But their coping mechanisms have had to go up a notch since Trump’s travel ban. Her father has suggested that she and her brother, who is also a naturalized citizen, carry their passports with them in case they need to prove their citizenship if conditions escalate.
“I guess it’s kind of a safety plan,” she said. “Our fear is how far this could be taken … if we ever stopped in any way or were asked questions, we would be able to have documentation.”
… reminding others that some fled war
If Trump’s executive order — which temporarily suspended all refugees from entering the US — had been in place six months ago, 45-year-old Ali Mohammed would not be in America.
“Thank God. I can now enroll my children in school. There is now hope in life. Before coming here, there was no hope for us.”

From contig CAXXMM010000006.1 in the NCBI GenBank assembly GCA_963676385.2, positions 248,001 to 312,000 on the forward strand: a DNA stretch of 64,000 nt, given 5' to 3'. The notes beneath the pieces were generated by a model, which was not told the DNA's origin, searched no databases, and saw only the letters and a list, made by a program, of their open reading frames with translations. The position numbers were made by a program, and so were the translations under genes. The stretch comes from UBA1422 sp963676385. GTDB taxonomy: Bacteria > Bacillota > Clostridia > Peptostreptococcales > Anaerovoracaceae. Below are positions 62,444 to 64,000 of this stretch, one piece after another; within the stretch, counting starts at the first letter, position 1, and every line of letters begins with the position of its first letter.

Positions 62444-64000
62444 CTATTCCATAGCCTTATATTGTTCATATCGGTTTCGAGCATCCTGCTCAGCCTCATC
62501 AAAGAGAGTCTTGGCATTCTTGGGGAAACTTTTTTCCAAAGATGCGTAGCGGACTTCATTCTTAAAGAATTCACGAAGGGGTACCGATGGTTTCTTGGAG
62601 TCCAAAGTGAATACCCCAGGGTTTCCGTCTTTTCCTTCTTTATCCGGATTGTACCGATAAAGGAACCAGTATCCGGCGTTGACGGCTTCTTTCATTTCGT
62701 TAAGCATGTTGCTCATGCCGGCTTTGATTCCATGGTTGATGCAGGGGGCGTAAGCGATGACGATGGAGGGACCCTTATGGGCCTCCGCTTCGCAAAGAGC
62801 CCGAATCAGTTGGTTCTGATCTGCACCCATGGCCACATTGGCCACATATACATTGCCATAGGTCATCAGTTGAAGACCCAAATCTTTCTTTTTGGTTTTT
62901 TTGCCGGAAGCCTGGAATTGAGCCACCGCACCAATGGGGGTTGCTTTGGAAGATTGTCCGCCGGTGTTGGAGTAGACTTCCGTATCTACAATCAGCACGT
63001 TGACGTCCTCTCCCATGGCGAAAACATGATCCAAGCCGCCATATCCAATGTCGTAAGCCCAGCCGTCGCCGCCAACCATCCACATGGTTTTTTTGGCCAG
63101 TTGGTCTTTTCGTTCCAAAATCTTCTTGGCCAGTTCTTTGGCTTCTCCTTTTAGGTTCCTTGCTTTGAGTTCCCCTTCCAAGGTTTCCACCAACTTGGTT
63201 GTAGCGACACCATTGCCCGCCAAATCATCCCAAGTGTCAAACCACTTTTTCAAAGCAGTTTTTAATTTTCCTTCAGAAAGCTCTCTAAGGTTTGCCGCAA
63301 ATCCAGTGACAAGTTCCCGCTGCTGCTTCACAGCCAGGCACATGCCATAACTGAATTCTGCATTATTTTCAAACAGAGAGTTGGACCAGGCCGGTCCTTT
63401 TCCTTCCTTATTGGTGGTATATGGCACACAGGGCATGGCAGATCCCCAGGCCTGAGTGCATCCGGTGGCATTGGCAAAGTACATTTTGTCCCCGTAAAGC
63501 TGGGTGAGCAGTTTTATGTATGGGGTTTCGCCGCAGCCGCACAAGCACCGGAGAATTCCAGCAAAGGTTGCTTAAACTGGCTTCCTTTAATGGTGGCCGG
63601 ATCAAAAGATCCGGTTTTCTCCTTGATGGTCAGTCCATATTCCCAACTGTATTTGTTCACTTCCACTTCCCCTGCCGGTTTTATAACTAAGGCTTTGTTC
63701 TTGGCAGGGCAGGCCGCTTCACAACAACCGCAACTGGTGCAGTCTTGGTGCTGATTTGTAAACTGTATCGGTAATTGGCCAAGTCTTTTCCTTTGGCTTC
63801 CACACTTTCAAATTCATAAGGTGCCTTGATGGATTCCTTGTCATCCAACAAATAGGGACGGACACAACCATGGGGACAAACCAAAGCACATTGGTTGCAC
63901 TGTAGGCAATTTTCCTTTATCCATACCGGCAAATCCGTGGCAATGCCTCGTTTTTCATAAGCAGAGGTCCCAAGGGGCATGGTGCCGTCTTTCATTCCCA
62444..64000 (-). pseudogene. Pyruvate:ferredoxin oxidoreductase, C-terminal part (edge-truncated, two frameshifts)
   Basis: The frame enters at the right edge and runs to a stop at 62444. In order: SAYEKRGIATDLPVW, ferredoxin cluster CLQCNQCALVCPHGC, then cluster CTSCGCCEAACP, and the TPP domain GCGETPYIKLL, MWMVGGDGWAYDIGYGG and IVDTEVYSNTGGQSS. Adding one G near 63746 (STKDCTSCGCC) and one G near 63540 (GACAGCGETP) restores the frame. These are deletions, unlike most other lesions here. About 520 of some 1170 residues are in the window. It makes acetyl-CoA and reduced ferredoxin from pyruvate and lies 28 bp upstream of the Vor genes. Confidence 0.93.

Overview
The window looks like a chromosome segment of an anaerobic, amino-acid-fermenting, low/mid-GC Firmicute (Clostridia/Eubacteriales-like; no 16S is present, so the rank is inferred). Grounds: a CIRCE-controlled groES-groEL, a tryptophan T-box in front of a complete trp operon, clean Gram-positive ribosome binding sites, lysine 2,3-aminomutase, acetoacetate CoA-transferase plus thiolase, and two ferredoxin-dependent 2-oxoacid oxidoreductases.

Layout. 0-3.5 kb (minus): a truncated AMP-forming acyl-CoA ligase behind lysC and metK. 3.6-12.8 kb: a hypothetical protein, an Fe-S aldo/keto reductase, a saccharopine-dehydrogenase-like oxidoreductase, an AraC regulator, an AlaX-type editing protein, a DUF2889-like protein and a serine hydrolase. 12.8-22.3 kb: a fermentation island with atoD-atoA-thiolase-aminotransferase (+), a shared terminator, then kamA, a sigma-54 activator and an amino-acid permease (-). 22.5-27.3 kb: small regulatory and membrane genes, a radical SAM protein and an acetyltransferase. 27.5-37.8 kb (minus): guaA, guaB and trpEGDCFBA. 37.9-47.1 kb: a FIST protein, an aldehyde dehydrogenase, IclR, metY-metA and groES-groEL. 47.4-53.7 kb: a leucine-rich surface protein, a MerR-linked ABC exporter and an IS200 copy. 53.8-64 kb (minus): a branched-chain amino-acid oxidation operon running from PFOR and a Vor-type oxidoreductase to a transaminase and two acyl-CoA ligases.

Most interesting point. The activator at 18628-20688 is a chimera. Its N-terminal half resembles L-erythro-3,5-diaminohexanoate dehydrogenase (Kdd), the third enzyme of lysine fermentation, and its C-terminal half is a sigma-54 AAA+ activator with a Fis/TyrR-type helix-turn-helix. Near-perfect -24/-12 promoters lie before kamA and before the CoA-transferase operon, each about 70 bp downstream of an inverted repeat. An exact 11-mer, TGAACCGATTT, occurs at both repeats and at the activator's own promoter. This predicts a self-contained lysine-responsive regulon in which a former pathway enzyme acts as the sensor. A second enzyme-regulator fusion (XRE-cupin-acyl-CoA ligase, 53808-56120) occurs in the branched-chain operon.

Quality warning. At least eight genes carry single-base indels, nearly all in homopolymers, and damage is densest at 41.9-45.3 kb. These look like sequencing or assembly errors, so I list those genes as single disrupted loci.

Four years ago, his family fled their town in Syria as the war there intensified. Traveling first to Beirut then onto Egypt, it was an uphill battle to start again. Mohammed wasn’t allowed to work nor was he eligible for government support; while his children were not allowed to register for school.
Through a refugee organization, they applied for asylum in the United States and after two years of intense vetting and exhaustive interviews, the family moved to Clarkston, Georgia, where they were welcomed by “kind” and “goodhearted people.”
A former cameraman and assistant producer for Syrian television shows, Mohammed now works odd jobs to make ends meet.
“(Trump) has to understand that no one came here because they wanted to. We didn’t choose to be refugees. We had no choice,” said Mohammed, who is taking English classes in the hopes of finding a better job.